Workers' rights on health and safety to be scaled down

Ministers want to cut red tape and end 'spurious' claims but unions are furious

Injured workers will be forced to prove that their employer was directly to blame for their accident before they are eligible for compensation under tough new legislation which critics allege will scale back workers' rights to those of "Victorian times".

Under proposals that Labour have claimed were "sneaked into Parliament", ministers are trying to amend health and safety laws to water down employers' liability for accidents and leave employees having to prove that their managers were negligent.

The Government claims the move will cut red tape, end the "unfairness" to companies in current health and safety legislation and stop them from having to pay out for "spurious" personal injury claims. But unions say the move will increase litigation costs, erode safety standards in the workplace and make it harder for workers to claim legitimate compensation.

Figures released this week by the Health and Safety Executive show that last year 173 people died as a result of workplace accidents and 22,433 were seriously injured.

The Government published a review this year of existing health and safety regulations conducted by Professor Ragnar Löfstedt, director of the King's Centre for Risk Management at King's College, London.

Last month, it announced an amendment to the Enterprise and Regulatory Reform Bill. The new Business minister, Matthew Hancock, told MPs this was based on Professor Löfstedt's recommendations and would remove the concept of "strict liability" – whereby companies are liable for injuries regardless of negligence if certain health and safety rules are breached.

"The fear of being sued drives businesses to exceed what is required by the criminal law, diverting them from focusing on sensible preventive health and safety management and resulting in unnecessary costs and burdens," he said.

However, the Löfstedt review did not call for the blanket removal of strict liability. Instead it called for a review of where strict liability was necessary. "These proposals were sneaked into [the Bill] at the last possible moment after the legislation had been through committee," said Labour's business spokesman Iain Wright.

Karl Tonks, head of the Association of Personal Injury Lawyers, said the Government's proposals would "turn back the clock on workplace safety to the 19th century".

A spokesperson for the Department of Business denied that the changes would remove the right of individuals to bring a personal injury claim against their employer for negligence.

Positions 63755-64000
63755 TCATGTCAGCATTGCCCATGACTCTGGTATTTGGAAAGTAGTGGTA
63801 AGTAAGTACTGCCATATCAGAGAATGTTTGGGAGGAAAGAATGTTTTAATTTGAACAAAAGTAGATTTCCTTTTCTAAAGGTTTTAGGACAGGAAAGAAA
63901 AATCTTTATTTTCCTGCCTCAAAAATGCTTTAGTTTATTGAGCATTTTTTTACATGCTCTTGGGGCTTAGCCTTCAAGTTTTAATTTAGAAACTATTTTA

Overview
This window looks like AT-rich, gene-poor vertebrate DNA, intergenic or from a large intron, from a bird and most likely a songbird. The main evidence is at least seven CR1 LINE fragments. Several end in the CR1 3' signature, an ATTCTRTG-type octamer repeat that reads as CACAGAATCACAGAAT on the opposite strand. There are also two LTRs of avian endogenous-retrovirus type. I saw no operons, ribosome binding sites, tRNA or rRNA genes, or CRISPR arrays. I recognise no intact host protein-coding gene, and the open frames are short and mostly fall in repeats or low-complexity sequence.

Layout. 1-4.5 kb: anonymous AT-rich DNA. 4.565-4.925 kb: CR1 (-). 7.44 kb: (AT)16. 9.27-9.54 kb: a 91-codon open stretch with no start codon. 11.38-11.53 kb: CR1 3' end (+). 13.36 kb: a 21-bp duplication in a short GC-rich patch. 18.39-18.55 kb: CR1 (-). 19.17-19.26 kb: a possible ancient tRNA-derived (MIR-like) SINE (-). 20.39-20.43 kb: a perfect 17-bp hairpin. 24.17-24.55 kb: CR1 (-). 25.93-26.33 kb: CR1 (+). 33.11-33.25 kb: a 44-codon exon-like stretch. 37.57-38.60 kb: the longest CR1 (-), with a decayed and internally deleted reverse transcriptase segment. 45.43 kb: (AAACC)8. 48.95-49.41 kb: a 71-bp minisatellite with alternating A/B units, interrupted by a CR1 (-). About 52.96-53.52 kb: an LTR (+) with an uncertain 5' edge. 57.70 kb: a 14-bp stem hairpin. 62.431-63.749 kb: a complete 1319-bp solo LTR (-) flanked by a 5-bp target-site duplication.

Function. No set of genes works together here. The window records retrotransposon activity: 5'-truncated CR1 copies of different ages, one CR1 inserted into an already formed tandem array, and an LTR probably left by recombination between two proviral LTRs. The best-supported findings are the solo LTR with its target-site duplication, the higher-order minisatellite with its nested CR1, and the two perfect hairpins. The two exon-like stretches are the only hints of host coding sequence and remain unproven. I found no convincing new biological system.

"Currently, most claims are brought for both breach of statutory duty and negligence. The change only affects those claims which rely on a technical breach where there is no evidence the employer was at fault," he said.

Case study: ‘I need the money. I could require more treatment’

Arek Kuchczynski, 32, won more than £100,000 after he was caught in an explosion in 2010 which also killed one man and injured four others on the fruit vegetable farm he works at near Taunton. The group of six were carrying out maintenance to a tank of compressed air when it exploded.

Since it would be difficult to prove beyond doubt that his actions did not contribute in any way to the accident, his case may not have been so straightforward under the new rules.

The Pole managed to make a tentative return to work and put most of the money aside as insurance.

It is not fair, it is not good. In my position, if something else happened, the pay-out I was given is what I would use to get by. If I hadn't won the money, I would worry about a time when I might not be able to work in the future, considering my injuries. When I first went back to work, I was only able to work for two or three hours per day. Since I am paid by the hour, some of that money went towards covering the losses. I would also use the money I saved if I needed to pay for more treatment in the future or if I lost my job.

Legislation: 180 years of 'elf and safety

After the 1833 Factories Act, the newly appointed factory inspectors exposed the bleakness of Victorian labour conditions. Children under 10 routinely crawled under moving machinery to free trapped threads or jammed parts. Often their fingers and limbs would be mangled. Many were crushed to death.

But the inspectors took their jobs seriously, and their remit was extended to cover all sorts of all workplaces. Early health and safety legislation was designed specifically to better the lot of children.

But 'Elf and Safety, as Richard Littlejohn at the Daily Mail has tirelessly campaigned to rechristen it, only entered the modern lexicon in 1974, with the 1974 Health and Safety at Work etc Act. From then on employers had to keep records of accidents in the workplace, and from 1981 provide first aid facilities. Laws regulating the treatment of those exposed to lead and asbestos followed. Then came similar laws relating to modified organisms, pesticides, radiation, excessive noise and carbon monoxide.

A 1992 act covered health and safety in the office. Guidelines were issued for computer screens, space, lighting and seating. Since then, attempts have been made to pare back the regulations. A 1994 review recommended 100 laws be removed, and in 2010 Lord Young published a review called "Common Sense – Common Safety".

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